Principal Chris Lineberry with children and the book he co-authored. Submitted photo

Chris Lineberry had a heart attack when he was 35 years old. He was the principal of an elementary school in North Carolina at the time. The medical event changed his life as well as the lives of his students.

He took dramatic steps to get rid of unhealthy foods and increase physical activity and stress-coping mechanisms at the school. As students’ body-mass index decreased, academic achievement improved. It was named a School of Distinction.

Now a resident of Desert Cedars in Maricopa and the principal of Stanfield Elementary, Lineberry has written a book with like-minded educators aimed at improving student fitness.

The book, “Recess Was My Favorite Subject: Where Did It Go?,” is subtitled “Improving Academic Achievement and Addressing Childhood Obesity in Your Classroom by Integrating Best Health and Wellness Practices with Required Instructional Standards.”

With the advent of more rigorous, standardized tests, many school districts across the country decreased or eliminated recess and physical education classes to make room for more academics. Lineberry saw that as an ill-informed response that did more harm than good.

“There is a significant body of research that demonstrates the connection between physical activity and achievement,” Lineberry said.

His goal is to show teachers and administrators how to keep recess a regular part of the daily schedule without limiting academics or spending money. He is doing so by example at Stanfield.

“We are the first and only school in Arizona to ever win the Gold with Distinction award from the USDA,” he said. That is awarded for a high level of physical education and nutrition.

Kindergartners exercise while counting to 100 at Stanfield Elementary. Photo by Raquel Hendrickson
Kindergartners exercise while counting to 100 at Stanfield Elementary. Photo by Raquel Hendrickson

In October, Stanfield Elementary was awarded a $100,000 fitness center from the National Foundation for Governor’s Fitness Councils. It was presented by Jake “Body by Jake” Stienfeld, the director of NFGFC, and is open to students and staff. Lineberry said the district may also provide access to the public next year.

In January the state Board of Education’s A-F Accountability Committee discussed adding points for PE/Health Education.

Melissa Sadorf, superintendent of Stanfield Elementary School District, spoke to the ad-hoc committee, telling them that as a former PE teacher, she found it imperative to address the whole child.

“Every student at Stanfield gets at least 30 minutes of physical activity daily,” she said. “Out-of-seat time is expected every hour in every classroom; oral hygiene, which is the No. 1 cause of student absences, is also addressed.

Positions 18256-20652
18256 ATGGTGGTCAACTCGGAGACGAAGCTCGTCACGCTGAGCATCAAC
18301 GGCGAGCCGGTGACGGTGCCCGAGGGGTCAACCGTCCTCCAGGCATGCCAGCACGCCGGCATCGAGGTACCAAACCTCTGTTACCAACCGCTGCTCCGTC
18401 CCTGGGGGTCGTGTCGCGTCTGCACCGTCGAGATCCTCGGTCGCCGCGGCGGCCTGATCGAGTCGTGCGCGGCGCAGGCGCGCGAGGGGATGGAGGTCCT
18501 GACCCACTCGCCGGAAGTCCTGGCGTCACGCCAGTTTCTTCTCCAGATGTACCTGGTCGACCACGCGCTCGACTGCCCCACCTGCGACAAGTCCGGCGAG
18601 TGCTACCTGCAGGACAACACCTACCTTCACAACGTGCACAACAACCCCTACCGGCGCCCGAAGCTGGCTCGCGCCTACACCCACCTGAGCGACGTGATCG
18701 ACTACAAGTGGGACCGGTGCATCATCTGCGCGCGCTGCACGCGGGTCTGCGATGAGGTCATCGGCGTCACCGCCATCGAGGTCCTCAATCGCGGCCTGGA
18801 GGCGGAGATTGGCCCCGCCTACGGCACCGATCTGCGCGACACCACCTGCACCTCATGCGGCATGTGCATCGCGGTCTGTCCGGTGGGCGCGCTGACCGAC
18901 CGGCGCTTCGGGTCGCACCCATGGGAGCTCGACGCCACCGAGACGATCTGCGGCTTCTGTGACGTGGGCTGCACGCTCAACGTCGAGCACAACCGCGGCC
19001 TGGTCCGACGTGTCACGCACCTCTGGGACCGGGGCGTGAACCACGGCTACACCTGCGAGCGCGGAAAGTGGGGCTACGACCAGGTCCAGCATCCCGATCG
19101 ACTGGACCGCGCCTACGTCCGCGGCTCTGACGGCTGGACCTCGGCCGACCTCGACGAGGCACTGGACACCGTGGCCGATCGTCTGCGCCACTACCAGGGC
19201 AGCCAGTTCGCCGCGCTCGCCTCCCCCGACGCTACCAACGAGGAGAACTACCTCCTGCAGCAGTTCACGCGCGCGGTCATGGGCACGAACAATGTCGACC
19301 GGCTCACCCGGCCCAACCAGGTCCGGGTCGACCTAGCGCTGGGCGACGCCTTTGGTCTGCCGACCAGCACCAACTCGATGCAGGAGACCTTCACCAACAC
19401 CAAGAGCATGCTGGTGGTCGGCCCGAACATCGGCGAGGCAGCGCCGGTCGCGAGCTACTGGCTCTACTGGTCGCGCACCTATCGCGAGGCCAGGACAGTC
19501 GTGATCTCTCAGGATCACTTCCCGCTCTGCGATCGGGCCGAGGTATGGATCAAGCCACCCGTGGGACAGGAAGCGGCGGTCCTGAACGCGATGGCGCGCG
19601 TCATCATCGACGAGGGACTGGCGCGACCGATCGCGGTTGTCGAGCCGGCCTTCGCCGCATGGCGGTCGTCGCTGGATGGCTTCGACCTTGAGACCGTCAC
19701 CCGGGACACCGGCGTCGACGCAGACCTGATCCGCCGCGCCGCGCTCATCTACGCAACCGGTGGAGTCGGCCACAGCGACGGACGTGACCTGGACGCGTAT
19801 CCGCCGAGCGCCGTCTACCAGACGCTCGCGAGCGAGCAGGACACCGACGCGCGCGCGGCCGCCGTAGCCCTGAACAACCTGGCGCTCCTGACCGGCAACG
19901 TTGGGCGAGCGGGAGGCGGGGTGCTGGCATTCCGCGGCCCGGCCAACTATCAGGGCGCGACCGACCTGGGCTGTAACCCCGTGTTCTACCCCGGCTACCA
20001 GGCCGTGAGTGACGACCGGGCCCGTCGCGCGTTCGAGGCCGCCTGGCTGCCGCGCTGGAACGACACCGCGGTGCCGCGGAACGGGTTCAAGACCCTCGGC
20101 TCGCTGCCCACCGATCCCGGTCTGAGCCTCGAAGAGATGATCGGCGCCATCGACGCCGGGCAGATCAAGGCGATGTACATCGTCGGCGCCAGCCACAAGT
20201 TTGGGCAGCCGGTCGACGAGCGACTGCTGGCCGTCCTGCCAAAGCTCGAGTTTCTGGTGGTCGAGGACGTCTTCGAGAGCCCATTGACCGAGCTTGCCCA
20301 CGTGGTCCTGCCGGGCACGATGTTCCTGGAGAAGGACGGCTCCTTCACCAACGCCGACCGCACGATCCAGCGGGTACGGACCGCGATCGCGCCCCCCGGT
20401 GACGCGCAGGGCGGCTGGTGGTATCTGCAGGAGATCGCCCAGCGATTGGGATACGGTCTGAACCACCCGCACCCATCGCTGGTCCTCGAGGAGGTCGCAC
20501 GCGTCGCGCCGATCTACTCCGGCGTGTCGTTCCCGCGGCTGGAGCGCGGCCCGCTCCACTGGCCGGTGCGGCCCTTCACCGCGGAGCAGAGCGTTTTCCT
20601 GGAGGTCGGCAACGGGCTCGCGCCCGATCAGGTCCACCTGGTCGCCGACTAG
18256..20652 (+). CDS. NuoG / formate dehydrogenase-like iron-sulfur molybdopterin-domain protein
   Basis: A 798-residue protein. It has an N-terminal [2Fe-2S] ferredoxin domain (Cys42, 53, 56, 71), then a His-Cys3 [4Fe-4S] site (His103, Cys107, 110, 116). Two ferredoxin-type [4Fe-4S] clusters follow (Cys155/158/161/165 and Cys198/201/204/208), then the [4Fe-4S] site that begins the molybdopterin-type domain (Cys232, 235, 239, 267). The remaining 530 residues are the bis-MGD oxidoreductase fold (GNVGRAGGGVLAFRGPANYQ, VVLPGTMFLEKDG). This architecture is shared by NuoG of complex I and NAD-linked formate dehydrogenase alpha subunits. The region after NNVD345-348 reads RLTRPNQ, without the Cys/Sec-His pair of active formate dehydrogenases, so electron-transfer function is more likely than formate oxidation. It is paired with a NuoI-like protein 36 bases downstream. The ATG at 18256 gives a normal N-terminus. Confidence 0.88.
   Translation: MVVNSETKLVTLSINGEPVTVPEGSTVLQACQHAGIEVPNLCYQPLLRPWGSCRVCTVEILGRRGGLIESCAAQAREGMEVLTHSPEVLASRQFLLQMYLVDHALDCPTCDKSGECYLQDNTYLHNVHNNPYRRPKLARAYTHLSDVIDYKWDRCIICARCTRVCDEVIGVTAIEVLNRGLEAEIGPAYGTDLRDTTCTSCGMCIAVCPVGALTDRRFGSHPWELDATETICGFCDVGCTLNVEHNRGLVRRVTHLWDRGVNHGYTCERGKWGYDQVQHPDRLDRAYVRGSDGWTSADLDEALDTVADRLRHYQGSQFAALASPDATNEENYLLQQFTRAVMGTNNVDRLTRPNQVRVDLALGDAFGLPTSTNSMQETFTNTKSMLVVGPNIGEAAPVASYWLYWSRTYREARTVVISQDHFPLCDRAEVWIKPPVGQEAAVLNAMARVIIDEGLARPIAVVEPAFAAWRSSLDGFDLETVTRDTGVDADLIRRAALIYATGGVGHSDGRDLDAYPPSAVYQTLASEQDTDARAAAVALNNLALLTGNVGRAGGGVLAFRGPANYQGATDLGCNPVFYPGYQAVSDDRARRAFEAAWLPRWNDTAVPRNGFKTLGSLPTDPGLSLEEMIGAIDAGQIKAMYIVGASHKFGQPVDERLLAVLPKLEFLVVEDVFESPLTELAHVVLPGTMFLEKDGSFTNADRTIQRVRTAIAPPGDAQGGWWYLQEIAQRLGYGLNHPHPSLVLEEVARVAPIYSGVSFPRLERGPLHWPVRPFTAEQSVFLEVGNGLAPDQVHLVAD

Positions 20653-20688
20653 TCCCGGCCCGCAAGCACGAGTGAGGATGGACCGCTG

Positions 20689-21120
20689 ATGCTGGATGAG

“Health and wellness are just as much a priority as student achievement and should be recognized as such for the districts that choose to take those opportunities on,” Sadorf said.

This week, the state House of Representatives gave preliminary approval to a requirement that elementary school students be given at least 50 minutes of “unstructured recess.”

Stanfield Elementary was awarded a $100,000 fitness center from the National Foundation for Governor's Fitness Councils. Photo by Raquel Hendrickson
Stanfield Elementary was awarded a $100,000 fitness center from the National Foundation for Governor’s Fitness Councils. Photo by Raquel Hendrickson

Lineberry and his co-authors are passionate about educating the “whole” child. William Shane Hesse is a lecturer for Arizona State University and was the state’s Middle School Physical Education Teacher of the Year in 2011. Lynn Miller is the principal of Sandra Day O’Connor High School. J. Allen Queen has been a professor at UNC-Charlotte for 25 years. Queen also owns the Writers Edge Press, which published “Recess Was My Favorite Subject.” All have doctorates in education.

“Most teachers got into teaching because they love kids, they love to interact with kids, and they want to help make their lives better,” Lineberry said. “Test scores are part of that. I’m not anti-test scores and I’m not anti-accountability. I am anti-accountability at the price of the health of our students and our future.

“The misconception is that we have to choose – either healthy kids, active kids, or highly-performing, academically-strong kids. We don’t have to choose. The two go together.”

He said the basic human need to be active, well-nourished and healthy is interrelated to the ability to problem-solve, read, do math and formulate a cognitive perspective.

The book leads educators to programs and lesson plans that work physical activity into the classroom. Lineberry said he does not schedule recess periods but leaves that to the teachers. He also encourages teachers to feel free to take the kids outdoors when they are getting squirmy and antsy.

According to the Center for Disease Control and Prevention, the obesity rate for children age 2-19 years in the United States is 17 percent. The rate has seen a significant decline for ages 2-5 years, from 14 percent in 2004 to 9 percent in 2014, while other age groups showed little change. The percentage of American youth considered overweight is around 40 percent.

“The time has come for a paradigm shift,” Lineberry said.

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From left: Lynn Miller, Chris Lineberry, Jake Stienfeld, Gov. Doug Ducey and William S. Hesse. Submitted photo
From left: Lynn Miller, Chris Lineberry, Jake Stienfeld, Gov. Doug Ducey and William S. Hesse. Submitted photo

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